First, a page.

Regardless of what field you write for, thoroughly researching and referencing your articles is a very easy but powerful way to build your brand and your credibility as a writer. And the more credibility you build, the more work you can generate.

We would love to help you out with high-quality, fully researched and referenced blogs or articles for your business. Just contact us.

Cheers

Nerissa

References:

[1] Wikipedia: About, https://en.wikipedia.org/wiki/Wikipedia:About, accessed 22 July 2015

[2] R T Hasty, R C Garbalosa, V A Barbato, P J Valdes Jr, D W Powers, E Hernandez, J S John, G Suciu, F Quereshi, M Popa-Radu, S San Jose, N Drexler, R Patankar, J R Paz, C W King, H N Gerber, M G Valladares, A A Somji, Wikipedia vs Peer-Reviewed Medical Literature for Information About the 10 Most Costly Medical Conditions, The Journal of the American Osteopathic Association, May 2014, Vol. 114, pp368-373 http://jaoa.org/article.aspx?articleid=2094583, accessed 22 July 2015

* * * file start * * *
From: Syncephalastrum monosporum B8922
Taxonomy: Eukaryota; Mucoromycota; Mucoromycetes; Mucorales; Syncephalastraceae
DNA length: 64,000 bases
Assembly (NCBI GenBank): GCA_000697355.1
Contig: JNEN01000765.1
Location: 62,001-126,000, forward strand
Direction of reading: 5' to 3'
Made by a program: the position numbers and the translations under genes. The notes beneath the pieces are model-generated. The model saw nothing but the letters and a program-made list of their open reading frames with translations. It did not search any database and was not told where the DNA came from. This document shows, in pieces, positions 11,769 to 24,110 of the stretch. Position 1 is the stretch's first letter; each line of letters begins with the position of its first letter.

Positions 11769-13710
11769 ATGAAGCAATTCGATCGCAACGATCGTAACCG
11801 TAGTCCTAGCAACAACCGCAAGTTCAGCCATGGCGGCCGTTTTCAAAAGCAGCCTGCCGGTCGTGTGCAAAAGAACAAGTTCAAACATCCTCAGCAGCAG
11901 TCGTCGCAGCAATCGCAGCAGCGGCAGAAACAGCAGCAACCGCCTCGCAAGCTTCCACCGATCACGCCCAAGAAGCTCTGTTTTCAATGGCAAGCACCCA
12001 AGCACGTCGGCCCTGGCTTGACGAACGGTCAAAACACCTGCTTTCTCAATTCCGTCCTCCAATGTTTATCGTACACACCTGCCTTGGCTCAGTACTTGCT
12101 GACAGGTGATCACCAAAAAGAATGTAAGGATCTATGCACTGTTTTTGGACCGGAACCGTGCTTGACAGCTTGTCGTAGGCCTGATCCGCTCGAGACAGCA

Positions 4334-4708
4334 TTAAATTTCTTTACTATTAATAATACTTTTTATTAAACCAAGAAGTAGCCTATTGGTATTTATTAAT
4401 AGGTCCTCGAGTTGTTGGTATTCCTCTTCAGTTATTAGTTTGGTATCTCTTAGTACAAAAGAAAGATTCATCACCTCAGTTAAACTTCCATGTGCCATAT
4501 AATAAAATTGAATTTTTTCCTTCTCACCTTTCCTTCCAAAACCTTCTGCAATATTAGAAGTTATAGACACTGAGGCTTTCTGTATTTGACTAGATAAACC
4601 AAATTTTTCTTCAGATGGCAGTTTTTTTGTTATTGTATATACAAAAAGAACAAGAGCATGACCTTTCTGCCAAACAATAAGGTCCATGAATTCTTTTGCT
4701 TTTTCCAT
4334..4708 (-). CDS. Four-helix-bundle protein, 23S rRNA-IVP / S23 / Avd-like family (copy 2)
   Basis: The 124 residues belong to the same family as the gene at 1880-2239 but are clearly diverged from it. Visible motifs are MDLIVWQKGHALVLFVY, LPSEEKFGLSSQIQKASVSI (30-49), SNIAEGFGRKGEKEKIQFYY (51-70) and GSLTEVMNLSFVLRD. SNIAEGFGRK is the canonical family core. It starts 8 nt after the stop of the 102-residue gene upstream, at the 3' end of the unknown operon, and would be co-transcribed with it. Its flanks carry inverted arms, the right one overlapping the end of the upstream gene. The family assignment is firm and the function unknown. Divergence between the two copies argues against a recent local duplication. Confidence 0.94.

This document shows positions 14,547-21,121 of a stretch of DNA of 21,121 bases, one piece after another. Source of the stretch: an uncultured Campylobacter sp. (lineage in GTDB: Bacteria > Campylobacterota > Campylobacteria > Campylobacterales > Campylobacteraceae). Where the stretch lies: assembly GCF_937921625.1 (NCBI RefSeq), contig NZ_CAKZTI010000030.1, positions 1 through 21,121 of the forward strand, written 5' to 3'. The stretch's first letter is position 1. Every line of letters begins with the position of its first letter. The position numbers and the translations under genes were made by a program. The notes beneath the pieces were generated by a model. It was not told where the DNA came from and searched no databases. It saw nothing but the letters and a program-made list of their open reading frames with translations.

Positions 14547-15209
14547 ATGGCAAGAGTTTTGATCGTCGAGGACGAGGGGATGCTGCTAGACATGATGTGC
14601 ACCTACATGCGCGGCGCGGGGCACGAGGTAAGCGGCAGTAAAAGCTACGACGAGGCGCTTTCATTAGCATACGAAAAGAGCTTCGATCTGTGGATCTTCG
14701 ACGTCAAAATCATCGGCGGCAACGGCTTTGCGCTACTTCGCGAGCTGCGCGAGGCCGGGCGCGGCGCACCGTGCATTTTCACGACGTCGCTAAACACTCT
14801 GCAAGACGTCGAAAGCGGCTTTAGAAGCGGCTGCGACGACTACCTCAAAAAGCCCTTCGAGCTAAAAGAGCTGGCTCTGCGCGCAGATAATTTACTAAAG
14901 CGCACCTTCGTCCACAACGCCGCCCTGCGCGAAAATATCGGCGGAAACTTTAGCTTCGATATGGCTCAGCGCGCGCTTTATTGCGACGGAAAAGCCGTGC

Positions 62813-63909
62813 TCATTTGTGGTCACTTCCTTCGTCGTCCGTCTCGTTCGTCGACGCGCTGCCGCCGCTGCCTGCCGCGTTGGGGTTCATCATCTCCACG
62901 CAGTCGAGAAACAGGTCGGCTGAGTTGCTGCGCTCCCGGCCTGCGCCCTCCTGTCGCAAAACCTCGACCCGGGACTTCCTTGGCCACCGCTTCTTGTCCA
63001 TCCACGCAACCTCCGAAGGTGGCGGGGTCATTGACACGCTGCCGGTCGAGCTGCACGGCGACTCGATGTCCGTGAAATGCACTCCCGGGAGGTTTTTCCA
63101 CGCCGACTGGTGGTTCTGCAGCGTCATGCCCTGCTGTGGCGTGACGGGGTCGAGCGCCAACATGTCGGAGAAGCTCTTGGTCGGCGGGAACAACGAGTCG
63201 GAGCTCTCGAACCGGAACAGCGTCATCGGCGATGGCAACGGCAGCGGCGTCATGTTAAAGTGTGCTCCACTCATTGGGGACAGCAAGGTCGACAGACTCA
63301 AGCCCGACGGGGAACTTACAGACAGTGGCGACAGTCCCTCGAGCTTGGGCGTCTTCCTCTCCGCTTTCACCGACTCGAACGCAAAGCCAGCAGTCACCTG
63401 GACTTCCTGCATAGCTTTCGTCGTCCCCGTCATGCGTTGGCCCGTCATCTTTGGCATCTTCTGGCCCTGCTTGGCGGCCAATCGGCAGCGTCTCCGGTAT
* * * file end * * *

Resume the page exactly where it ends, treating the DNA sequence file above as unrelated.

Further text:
[3] T J Hwang, F T Bourgeois, J D. Seeger, Drug Safety in the Digital Age, The New England Journal of Medicine, 26 June 2014, Vol. 370. pp2460-2462, http://www.nejm.org/doi/full/10.1056/NEJMp1401767, accessed 22 July 2015

Why spelling matters – even when it comes to coffee

Yes, yes. Spelling matters, but only for the ‘important stuff’, right?

Wrong.

You see when it comes to communication, everything is important.

Your spelling ability (or lack thereof) is a direct reflection of you, your standards and your business.